One photo that sticks in my mind was taken by Gerald Waller and published in Life Magazine entitled: A New Possession: A six-year-old orphan from Austria ecstatically embraces a brand-new pair of shoes just given to him by the Red Cross, 1946. If you search by typing in Gerald Waller new shoes here you will find lots of sites using it.
I think the image is powerful on lots of levels: the point of view looking up at the child elevates, the framing isolates, both juxtapose the old and the new shoes, and of the course there is the boy’s ecstatic expression. While my image is of the same core subject matter its very different in approach.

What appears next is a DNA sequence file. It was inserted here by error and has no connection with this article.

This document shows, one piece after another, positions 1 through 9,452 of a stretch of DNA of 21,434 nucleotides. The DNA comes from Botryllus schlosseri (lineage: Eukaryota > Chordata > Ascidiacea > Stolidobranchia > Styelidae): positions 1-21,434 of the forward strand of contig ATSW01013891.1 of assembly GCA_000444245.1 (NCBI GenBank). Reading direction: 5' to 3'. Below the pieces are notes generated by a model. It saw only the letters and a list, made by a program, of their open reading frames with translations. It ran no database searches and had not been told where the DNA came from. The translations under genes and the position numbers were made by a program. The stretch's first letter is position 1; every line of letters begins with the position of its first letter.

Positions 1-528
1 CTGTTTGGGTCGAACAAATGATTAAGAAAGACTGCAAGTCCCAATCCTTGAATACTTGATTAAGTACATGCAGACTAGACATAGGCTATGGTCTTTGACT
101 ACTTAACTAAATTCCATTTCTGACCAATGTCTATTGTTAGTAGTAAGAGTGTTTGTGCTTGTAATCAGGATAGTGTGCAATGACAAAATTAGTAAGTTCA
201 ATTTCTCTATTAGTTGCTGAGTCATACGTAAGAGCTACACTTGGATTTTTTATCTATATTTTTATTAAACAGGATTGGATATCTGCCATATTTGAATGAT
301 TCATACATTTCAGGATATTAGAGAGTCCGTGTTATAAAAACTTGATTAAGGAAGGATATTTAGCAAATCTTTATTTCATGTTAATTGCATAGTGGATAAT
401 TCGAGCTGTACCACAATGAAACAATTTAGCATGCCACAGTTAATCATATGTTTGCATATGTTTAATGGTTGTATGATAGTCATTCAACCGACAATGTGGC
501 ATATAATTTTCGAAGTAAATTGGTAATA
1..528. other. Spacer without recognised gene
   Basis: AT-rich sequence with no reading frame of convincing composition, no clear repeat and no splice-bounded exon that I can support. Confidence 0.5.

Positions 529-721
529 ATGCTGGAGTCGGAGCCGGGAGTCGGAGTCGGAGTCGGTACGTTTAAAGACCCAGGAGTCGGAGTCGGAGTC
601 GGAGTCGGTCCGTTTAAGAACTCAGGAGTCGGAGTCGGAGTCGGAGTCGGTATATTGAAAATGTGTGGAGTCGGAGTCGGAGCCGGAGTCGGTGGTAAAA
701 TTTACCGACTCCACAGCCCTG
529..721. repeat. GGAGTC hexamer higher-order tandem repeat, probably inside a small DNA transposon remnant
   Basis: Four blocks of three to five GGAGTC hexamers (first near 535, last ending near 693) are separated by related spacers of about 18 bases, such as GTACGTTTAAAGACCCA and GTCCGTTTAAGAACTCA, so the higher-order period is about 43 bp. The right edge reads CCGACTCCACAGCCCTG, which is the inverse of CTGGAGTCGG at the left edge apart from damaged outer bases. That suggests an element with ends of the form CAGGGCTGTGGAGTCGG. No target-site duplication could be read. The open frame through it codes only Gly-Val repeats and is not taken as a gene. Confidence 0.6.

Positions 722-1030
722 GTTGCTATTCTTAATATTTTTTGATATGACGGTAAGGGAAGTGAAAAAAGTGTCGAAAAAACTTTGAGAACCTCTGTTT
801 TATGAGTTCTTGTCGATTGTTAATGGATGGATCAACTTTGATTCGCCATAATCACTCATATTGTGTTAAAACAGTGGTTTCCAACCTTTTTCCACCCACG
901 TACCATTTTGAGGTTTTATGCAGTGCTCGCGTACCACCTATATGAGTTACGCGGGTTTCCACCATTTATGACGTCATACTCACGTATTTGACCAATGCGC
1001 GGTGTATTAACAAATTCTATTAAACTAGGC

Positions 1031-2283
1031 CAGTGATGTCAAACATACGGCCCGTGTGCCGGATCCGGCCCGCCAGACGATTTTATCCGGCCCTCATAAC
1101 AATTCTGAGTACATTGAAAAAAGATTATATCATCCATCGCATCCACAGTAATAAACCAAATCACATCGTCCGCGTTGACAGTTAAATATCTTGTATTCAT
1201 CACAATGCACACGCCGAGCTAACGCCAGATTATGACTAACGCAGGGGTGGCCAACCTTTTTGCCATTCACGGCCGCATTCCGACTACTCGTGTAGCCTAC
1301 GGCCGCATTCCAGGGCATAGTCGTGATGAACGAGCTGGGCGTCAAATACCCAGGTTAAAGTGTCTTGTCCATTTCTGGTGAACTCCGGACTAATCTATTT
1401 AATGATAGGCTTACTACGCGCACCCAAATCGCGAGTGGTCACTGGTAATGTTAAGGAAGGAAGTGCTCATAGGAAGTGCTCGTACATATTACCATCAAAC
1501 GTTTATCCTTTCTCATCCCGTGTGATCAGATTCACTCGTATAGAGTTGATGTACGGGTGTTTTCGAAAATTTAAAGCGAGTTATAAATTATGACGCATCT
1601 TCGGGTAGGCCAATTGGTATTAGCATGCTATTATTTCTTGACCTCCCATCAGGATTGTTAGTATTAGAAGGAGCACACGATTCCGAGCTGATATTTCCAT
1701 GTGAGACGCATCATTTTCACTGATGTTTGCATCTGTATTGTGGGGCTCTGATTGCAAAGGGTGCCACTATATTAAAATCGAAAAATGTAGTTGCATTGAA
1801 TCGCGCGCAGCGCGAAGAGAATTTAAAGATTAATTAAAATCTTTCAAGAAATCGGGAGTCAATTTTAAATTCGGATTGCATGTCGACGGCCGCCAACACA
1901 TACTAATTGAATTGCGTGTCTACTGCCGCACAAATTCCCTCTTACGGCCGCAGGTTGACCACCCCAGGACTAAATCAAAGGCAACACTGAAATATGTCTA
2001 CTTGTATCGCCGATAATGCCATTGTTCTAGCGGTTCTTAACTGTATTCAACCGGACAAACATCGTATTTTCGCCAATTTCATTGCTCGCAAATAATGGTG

This photo presents my shoes but also conveys quite a lot of information about me. There are both formal and casual shoes. But THE one thing that jumps out at me is the fact that even though the shoes are clearly worn by the marks and scuffs on their uppers their soles and heels show no sign of wear. This is of course, because I don’t stand or walk at all but use a wheelchair and car for mobility. Accordingly the narrative of this photo is, from my point of view, one of difference and similarity and nothing to do with individuality such as that photo of the little Austrian boy.
But would a non disabled person pick up on the disability narrative in the photo? I don’t think so without some text anchoring it. This issues was picked up in a rather thought provoking way by two colleagues on Flickr here.